At current prices of US$ 16 - 18 /million Btu into Asia, consultant EnergyQuest expects Australia’s LNG export earnings to rise from AUS$ 14.7 billion in 2012 to AUS$ 57 billion by 2018 to match the current value of the country’s leading export, iron ore.

Australia’s natural gas production grew 3.1% to reach a record 2214 petajoules last year, said the company’s CEO Graeme Bethune.

Upstream companies invested a record AUS$ 60 billion last year, up from AUS$ 46.4 billion in 2012, mostly on infrastructure to produce and liquefy natural gas. But some of that increase is due to price inflation linked to the rise in building cost and project delays, said Dr Bethune.

He estimates that since 2010, companies have invested more than AUS$ 155 billion out of a committed US$ 194 billion to develop LNG facilities along the western and eastern coasts of Australia.

The threats of rising domestic gas prices

Australians are worried that they will end up paying higher prices for domestic natural gas supplies as LNG export volumes rise and projects continue to face implementation delays.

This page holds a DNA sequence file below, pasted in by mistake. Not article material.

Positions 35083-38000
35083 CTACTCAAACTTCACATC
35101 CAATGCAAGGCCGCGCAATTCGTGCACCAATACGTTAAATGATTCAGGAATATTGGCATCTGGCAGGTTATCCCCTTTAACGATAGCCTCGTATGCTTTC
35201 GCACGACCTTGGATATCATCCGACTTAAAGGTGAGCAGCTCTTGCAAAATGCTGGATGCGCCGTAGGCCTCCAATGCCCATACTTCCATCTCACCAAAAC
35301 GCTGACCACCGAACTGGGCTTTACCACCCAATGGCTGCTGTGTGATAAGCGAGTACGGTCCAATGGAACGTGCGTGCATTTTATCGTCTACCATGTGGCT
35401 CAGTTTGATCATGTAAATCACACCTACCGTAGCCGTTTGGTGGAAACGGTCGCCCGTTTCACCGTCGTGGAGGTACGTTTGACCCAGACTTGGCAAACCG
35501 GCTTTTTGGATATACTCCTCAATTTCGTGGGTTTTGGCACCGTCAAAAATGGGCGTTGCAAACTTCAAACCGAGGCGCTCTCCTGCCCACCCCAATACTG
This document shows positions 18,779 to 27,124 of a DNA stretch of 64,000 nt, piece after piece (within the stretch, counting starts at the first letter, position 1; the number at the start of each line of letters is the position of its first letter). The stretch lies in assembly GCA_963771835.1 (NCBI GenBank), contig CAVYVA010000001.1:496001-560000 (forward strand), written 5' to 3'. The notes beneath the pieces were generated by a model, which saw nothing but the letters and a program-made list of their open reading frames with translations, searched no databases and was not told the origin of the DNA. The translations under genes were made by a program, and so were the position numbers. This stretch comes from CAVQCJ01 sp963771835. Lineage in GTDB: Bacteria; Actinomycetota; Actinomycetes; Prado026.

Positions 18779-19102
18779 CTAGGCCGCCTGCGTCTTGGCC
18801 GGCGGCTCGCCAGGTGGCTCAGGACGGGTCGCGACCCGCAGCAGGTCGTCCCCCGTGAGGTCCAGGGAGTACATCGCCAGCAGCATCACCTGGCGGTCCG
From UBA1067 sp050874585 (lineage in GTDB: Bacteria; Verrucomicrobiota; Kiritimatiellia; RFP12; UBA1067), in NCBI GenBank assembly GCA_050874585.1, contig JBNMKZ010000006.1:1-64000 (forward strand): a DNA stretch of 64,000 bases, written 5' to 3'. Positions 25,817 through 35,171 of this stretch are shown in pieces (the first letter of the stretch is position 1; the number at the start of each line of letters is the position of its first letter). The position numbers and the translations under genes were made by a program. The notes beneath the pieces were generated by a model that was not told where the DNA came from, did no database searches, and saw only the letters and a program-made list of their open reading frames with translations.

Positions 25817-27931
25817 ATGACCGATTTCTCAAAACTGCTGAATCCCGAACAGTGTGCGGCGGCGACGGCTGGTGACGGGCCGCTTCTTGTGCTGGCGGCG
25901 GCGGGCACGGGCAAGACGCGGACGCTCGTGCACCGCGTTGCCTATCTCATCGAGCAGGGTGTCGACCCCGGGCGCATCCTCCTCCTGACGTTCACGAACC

At the same time that it has built up an export driven world class LNG industry, Australia has also developed an appetite for natural gas. Its eastern, western and northern regions are becoming increasingly integrated with global gas markets through the expansion of LNG exports.

All seven projects under construction now have suffered significant cost over runs and implementation delays brought on by rising labour and equipment costs and shortages, protracted disputes with farmers and environmental groups, disagreements with local and state government regulations, and a Federal carbon tax imposed by the previous Labor Party led government that has since been repealed.

In a recent survey, the BREE said it expects high domestic natural gas prices to slow down the country’s electricity demand growth but will not be sufficient to increase the profit margin of project developers due to rising business and construction costs.

The survey indicated that ‘domestic gas consumption is projected to grow at a more subdued rate than previously forecast into the future reflecting both higher gas prices and lower demand growth for grid based electricity’.